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By James Carlini

Systems design has come a long way.  Or has it?

Taking various organizational procedures and applications and automating them has been going on for over four decades.  Next-generation systems have been selected and implemented more than once or twice in those four decades.  Millions, if not billions, have been spent on computers, data centers, developing and training personnel, and software applications.

Initial attempts were focused on getting a software program in place and getting people to adapt to the automated system.  A lot has happened since original systems were developed, yet basic design concepts and comprehensive testing to insure quality still seem to be elusive.


I am sure you know Tard and have worked with him somewhere in your career.  He is the systems designer who thinks he knows everything when he goes out to design a system.  He doesn’t.  His system is usually flawed at best, and totally unworkable, at worst.





Not everything is covered, analyzed or understood.  The main focus is to get the system   up-and-running.  Tard usually promises   fast results and management likes that.


Based on an insufficient amount of planning and analysis, the design   is flawed to begin with, BUT who cares?  The main objective is to “get a system   up-and-running”.  Tard usually gets   upper management “buy-in” with that.

IMPLEMENTATION Tard usually has inadequate   time built into his overall planning process.  No parallel running of systems while the new   system is being proven out.  Why have   both systems run in parallel?  This is   a Tard Faillard design – what could go wrong?    (Famous last words)

Testing is usually spotty with Tard, you have to show him all these   new phases.  COMPONENT/ SUBSYSTEM/ SYSTEMS/INTEGRATION/   STRESS TESTING (with actual traffic and/or load)/ ACCEPTANCE TESTING.  They are not new, he just doesn’t know the real systems design & implementation process.


The users weren’t really involved with all the phases, so they are   just handed the new system and told, “work with it”.  By this time Tard is off on another   endeavor or off to another company (or worse yet – promoted).


What is this?  You got the   system you wanted.  Tard is off and  running on his next assignment.  He   can’t be bothered.  He lets someone   else take care of the “fine-tuning” of the flawed system.  Beware if you are that person because all   the blame will be put on you when it is found out the system doesn’t work.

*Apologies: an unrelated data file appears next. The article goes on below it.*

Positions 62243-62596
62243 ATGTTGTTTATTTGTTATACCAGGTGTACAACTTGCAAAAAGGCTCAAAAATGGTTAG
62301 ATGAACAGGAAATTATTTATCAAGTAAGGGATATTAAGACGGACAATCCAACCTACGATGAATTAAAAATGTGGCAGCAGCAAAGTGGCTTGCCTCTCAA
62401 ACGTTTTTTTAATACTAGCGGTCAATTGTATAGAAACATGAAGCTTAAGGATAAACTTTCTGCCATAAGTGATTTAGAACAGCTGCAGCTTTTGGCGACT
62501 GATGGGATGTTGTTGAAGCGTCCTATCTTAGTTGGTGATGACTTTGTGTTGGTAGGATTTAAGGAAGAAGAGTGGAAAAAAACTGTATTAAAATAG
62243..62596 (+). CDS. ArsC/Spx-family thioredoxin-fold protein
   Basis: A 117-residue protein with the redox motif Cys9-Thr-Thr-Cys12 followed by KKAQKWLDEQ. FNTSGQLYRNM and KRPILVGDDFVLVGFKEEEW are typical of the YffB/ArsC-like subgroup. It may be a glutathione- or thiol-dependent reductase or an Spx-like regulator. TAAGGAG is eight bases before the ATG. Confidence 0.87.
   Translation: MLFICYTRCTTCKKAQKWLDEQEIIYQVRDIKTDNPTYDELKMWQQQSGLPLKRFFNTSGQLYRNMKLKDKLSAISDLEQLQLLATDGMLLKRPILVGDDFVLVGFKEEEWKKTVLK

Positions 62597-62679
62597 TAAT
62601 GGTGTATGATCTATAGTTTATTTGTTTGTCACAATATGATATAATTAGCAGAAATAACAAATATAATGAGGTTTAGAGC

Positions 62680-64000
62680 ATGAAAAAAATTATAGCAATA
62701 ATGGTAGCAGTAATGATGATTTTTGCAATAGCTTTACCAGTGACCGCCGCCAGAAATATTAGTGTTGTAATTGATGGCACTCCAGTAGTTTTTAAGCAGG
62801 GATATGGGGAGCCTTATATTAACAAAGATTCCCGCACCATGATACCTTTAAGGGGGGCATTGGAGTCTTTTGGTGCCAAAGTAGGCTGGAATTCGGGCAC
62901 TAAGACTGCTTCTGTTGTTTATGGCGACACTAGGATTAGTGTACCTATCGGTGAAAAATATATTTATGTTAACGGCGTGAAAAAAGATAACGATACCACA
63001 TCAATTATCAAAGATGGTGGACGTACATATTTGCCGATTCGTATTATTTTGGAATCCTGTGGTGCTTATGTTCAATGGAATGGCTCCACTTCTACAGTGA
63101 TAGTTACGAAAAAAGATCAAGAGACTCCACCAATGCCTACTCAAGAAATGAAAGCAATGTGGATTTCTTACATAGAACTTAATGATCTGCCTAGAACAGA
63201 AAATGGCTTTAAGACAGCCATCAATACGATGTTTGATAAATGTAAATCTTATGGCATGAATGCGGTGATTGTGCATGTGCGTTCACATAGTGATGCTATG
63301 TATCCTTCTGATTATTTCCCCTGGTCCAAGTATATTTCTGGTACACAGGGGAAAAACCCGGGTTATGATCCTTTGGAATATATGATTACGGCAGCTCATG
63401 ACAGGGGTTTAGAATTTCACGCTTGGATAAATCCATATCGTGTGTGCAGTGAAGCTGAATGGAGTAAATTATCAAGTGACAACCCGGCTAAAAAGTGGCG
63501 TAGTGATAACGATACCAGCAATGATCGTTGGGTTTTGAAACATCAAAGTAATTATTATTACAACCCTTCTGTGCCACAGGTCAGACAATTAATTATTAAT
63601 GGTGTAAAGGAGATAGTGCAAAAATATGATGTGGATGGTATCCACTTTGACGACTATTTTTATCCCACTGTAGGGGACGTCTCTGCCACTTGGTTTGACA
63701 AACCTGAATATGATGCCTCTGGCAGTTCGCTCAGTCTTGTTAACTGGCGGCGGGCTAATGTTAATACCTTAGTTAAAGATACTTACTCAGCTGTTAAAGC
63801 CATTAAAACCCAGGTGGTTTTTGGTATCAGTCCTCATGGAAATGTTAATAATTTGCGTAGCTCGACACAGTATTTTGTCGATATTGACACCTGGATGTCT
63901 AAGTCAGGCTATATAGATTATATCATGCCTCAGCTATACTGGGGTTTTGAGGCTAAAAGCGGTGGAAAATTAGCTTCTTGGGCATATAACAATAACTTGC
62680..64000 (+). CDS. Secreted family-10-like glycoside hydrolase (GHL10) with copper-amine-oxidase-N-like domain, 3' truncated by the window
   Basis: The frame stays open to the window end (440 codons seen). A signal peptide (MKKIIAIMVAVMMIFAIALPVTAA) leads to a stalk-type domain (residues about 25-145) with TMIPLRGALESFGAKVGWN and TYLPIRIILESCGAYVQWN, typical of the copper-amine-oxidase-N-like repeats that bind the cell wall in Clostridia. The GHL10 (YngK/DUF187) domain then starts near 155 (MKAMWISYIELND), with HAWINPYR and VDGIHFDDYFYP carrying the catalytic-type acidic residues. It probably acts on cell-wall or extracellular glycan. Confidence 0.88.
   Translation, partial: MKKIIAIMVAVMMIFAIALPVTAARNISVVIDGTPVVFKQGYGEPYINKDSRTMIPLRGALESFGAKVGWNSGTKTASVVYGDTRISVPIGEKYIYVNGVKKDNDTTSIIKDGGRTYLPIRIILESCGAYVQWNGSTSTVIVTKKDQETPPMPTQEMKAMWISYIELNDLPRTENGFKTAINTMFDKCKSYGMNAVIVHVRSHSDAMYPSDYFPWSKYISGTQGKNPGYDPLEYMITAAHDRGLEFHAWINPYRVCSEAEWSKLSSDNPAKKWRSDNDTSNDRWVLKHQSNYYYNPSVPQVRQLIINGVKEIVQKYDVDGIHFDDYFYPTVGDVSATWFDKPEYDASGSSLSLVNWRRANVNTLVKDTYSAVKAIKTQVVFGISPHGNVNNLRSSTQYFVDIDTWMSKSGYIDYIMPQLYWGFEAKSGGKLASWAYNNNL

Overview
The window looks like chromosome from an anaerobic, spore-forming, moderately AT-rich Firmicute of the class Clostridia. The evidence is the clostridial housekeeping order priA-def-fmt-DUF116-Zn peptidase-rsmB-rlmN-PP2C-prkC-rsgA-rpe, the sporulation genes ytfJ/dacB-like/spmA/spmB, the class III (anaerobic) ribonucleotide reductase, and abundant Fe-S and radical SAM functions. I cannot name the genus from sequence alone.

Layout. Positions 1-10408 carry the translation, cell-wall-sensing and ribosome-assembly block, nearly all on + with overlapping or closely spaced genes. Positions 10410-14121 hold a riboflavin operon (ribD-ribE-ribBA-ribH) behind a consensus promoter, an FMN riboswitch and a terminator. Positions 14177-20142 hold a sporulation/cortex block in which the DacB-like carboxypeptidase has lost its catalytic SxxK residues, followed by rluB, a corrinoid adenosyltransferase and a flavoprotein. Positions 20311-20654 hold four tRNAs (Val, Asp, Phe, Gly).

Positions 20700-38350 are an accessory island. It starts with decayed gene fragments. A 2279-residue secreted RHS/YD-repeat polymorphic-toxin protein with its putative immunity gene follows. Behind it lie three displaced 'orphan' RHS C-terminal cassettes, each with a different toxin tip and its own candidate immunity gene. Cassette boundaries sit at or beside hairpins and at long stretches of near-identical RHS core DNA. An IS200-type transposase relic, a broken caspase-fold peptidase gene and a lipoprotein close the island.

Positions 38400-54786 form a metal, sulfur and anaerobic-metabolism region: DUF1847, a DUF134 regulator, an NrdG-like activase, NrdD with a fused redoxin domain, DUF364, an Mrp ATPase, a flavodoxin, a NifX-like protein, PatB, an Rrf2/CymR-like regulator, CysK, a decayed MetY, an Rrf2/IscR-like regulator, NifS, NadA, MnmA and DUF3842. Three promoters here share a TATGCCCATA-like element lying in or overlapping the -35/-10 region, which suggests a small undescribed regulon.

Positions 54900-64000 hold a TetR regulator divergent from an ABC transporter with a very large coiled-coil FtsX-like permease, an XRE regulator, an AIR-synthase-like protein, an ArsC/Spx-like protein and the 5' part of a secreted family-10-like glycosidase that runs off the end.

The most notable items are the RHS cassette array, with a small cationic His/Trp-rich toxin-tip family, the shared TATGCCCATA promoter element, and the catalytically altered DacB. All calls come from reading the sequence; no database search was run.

This somehow is a huge, ongoing expense.  Tard never thought that there would be this   much maintenance on a new system but, THERE IS.  Upper management is saddled with a dog that   is lucky if it performs 60% of the time.

Source : ©James Carlini, Copyright 2013

And watch out for Tard’s sister, Marge Faillard.  She is just as bad at systems design as Tard, but may be in charge of the project.

“Marge in Charge”, is another person to avoid having any final say-so on a system.  She usually has less skills than Tard, but makes up for it in her bossy, “I’m in charge” arrogance and condescending attitude to co-workers and subordinates.  Her final results are just as bad, if not worse.

It’s worse because she doesn’t leave.  She stays on to be in charge of the next systems implementation.  Want to lose all your good people?  Keep Marge in charge.

When she is finally found out, your company is usually too far gone to salvage.  Her answer to that?  Well, it was all those “incompetent people who left the company while I worked my rear-end off” being in charge.


When you have to try and work with a bad system and it is because of a bad vendor or supplier where Tard or Marge work at, it will come down to a lawsuit guaranteed.

I know.  I have reviewed both of their work many times, and in many industries, throughout the years.  They have kept me working, even though I have never worked with them or for them.

Well, I did work with their father, Tard Sr., but I learned so much on how not to do things, I promised myself I would never work in an environment like that again.  I learned a lot from good mentors at Bell Telephone Laboratories and MIT (when AT&T had this technical program there for complex mission critical information systems).

Sometimes you learn more from failure, than from success.  Do you work with Tard or Marge?  Call me.  We can fix it.

CARLINI-ISM:  Good, cheap, or fast – pick two.

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Copyright 2013 – James Carlini


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